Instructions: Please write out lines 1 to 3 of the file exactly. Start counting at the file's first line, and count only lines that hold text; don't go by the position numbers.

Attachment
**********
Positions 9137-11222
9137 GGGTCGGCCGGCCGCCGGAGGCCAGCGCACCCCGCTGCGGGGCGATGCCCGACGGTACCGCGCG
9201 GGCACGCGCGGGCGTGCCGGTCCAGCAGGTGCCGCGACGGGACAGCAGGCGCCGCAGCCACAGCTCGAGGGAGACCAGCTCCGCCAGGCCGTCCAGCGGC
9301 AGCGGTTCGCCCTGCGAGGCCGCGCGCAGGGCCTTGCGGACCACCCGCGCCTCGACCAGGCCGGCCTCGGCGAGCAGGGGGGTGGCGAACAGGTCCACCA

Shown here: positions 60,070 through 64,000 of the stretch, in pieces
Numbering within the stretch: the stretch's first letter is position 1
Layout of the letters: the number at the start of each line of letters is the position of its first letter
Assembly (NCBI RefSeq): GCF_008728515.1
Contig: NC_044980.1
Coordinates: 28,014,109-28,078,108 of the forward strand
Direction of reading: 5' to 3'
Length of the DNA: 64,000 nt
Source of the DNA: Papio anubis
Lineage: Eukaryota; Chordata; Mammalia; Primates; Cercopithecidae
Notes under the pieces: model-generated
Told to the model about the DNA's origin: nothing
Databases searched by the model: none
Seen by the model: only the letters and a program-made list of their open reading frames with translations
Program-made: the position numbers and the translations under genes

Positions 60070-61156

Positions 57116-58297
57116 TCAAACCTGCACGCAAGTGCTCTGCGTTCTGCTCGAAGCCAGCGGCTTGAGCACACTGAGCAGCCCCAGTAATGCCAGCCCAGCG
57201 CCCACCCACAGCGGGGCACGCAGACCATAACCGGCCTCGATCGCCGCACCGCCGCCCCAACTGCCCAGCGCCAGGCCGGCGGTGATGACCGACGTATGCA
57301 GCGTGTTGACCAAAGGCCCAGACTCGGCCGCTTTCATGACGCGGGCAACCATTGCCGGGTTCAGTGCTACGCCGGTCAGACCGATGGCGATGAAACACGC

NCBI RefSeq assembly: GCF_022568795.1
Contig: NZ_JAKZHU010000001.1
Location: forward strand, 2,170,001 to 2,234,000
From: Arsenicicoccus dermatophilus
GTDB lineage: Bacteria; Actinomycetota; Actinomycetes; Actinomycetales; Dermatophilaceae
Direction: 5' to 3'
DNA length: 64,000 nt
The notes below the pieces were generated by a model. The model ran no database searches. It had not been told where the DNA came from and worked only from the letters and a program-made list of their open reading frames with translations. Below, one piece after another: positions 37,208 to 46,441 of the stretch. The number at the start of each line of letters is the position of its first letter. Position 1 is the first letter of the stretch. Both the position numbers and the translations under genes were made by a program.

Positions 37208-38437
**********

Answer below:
Positions 9137-11222
9137 GGGTCGGCCGGCCGCCGGAGGCCAGCGCACCCCGCTGCGGGGCGATGCCCGACGGTACCGCGCG
9201 GGCACGCGCGGGCGTGCCGGTCCAGCAGGTGCCGCGACGGGACAGCAGGCGCCGCAGCCACAGCTCGAGGGAGACCAGCTCCGCCAGGCCGTCCAGCGGC